Draper City
Renderings show what Draper is hoping the south end of Salt Lake County might look like in the future with the possible development on the site of the Utah State Prison. The renderings cost the city about $4,000, City Councilman Jeff Stenquist said.

SALT LAKE CITY — Supporters of moving the Utah State Prison from Draper to free nearly 700 acres of prime real estate for development are counting on a picture being worth a thousand words.

Lobbyists for the city of Draper at the Capitol are sharing architectural renderings of what the site could look like should lawmakers agree that the aging prison should be relocated.

The renderings, which cost the city about $4,000, are intended to show Draper is thinking big when it comes to using the land at the south end of Salt Lake County, Draper City Councilman Jeff Stenquist said.

"The scale is huge. We're not looking at tract houses or strip malls," Stenquist said.

Instead, the city hopes to attract technology companies as well as high-rise residential housing and some retail outlets.

Stenquist said the renderings don't reflect any specific plans since developers have yet to approach the city with proposals. Nothing, the councilman said, has been given the go-ahead.

The images may be working. On Thursday, the House GOP caucus agreed to support the move. Only a few members of the caucus, which holds a supermajority that can control actions in the House, voted against resolutions backing relocation.

A longtime supporter of moving the prison, House Majority Whip Greg Hughes, R-Draper, expressed concern that the renderings may be focusing too much attention on development.

"What I don't want those renderings to do is confuse the moving of the prison as being driven by something like that … what the opportunities on that current prison site would be," Hughes said.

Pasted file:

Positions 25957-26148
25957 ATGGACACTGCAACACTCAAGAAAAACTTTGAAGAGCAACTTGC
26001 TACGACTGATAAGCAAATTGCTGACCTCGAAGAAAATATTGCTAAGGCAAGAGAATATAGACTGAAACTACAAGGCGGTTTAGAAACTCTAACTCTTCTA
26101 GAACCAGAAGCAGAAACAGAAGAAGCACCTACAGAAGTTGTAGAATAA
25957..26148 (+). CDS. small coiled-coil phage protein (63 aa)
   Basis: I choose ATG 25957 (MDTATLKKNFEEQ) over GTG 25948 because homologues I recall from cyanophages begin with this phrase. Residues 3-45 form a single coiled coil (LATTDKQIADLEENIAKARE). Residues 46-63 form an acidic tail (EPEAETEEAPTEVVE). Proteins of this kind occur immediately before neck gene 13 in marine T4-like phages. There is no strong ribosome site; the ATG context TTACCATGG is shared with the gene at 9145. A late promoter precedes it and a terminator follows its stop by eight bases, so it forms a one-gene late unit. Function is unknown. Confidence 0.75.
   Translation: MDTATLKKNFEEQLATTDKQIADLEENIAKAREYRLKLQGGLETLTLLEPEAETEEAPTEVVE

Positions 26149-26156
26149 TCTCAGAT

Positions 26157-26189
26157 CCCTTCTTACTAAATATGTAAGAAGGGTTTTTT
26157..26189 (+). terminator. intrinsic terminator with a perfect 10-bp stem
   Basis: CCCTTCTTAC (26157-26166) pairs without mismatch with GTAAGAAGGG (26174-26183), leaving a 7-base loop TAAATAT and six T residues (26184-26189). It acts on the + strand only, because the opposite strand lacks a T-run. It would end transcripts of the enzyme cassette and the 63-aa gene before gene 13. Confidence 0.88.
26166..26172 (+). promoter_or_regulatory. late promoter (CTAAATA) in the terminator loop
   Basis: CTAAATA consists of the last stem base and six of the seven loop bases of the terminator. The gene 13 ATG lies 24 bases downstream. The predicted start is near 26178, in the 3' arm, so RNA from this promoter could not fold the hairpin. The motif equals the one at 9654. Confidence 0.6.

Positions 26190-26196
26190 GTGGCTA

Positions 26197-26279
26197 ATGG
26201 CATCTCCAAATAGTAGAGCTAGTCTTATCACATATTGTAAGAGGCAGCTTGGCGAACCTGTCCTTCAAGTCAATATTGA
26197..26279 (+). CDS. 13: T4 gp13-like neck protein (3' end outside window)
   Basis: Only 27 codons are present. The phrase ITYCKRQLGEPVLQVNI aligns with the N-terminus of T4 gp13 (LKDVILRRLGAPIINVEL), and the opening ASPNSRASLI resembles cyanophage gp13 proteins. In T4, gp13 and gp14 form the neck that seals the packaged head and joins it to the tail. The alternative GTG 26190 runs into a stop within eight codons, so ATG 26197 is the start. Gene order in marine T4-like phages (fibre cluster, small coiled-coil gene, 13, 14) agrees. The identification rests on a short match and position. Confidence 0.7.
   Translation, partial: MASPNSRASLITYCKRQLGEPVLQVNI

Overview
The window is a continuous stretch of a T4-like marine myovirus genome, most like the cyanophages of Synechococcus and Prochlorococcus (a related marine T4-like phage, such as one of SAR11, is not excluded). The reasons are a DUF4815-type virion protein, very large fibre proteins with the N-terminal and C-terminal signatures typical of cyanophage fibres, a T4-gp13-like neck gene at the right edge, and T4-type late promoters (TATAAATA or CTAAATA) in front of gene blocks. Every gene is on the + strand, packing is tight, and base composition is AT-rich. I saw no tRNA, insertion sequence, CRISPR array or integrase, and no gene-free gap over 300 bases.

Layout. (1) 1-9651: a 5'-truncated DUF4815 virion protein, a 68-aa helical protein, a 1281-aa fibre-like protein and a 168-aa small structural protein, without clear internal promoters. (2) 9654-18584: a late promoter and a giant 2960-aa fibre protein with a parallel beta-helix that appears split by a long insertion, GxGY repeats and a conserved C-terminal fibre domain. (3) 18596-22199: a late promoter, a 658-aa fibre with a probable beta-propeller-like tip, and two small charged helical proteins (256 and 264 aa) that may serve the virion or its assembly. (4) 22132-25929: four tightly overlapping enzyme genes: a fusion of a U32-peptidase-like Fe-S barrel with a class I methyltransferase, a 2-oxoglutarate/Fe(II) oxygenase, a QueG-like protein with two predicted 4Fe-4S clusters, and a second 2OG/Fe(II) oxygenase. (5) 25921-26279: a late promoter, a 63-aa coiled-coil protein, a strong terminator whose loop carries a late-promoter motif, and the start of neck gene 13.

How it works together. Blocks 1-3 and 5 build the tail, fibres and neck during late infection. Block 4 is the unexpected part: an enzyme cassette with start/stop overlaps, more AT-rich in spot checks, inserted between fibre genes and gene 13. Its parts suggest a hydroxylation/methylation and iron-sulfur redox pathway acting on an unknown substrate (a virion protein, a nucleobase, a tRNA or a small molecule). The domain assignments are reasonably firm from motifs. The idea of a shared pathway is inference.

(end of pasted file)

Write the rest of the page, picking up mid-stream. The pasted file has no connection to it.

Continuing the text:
Turning the property located between the Utah outposts of two major companies, Adobe and eBay, into what's being called "Silicon Slopes" is "a good conversation down the road," he said.

House Majority Leader Brad Dee, R-Ogden, said that, as a former mayor, he understands why Draper wants a say in what happens to the prison property. But Dee also said that discussion won't happen among lawmakers for a while.

"The talk hasn’t come from us," Dee said. "Our emphasis has been should we move it" and the impact relocating the prison would have on employees and volunteers, as well as on inmates and their families.

Friday, the left-leaning Alliance for a Better Utah called on lawmakers to prohibit any member of the House or Senate "from engaging in any real estate doings that result from the prison move."

The alliance said 21 lawmakers have ties to real estate and development, including Senate President Wayne Niederhauser, R-Sandy. All of them, the organization said, should declare that conflict of interest before voting on moving the prison.

"I appreciate that reminder. Personally, I’d be happy to disclose that conflict," Niederhauser said. "The idea I'm going to profit from prison redevelopment is a false idea."

The Senate president said his company has owned property in Bluffdale about 4 miles from the prison since 2001 that is expected to be fully developed by the beginning of next year.

Senate Minority Leader Gene Davis, D-Salt Lake City, said there will always be conflicts of interest in a part-time Legislature, but those conflicts are required to be disclosed. Utah does not allow lawmakers to recuse themselves from voting.

Dee said it's "ludicrous" to suggest anyone in the Legislature has a conflict of interest with developing the prison site at this point.

"We're not talking today about who may benefit or what might happen," the House majority leader said. If a decision is made this session to move the prison, "questions of where and when and how will come in the next few years."

The potential development proposed by Draper includes 105 acres of open space, more than 5,000 high- and medium-density residential units, and nearly 9 million square feet of office space in addition to retail, research and development and other uses.

Stenquist said Draper is "anxious to get this moving forward. We feel a little bit of frustration about how much time it's taken." The state's Prison Relocation and Development Authority has studied the issue for three years.

The city councilman said Draper is looking for a "concrete plan" from lawmakers this session. Besides approving the move, he said that means empowering the authority to select a developer for the site, as well as a new location for the prison.

"If it continues to drag on, we miss opportunities," Stenquist said. "The faster they're willing to move, the better for us."

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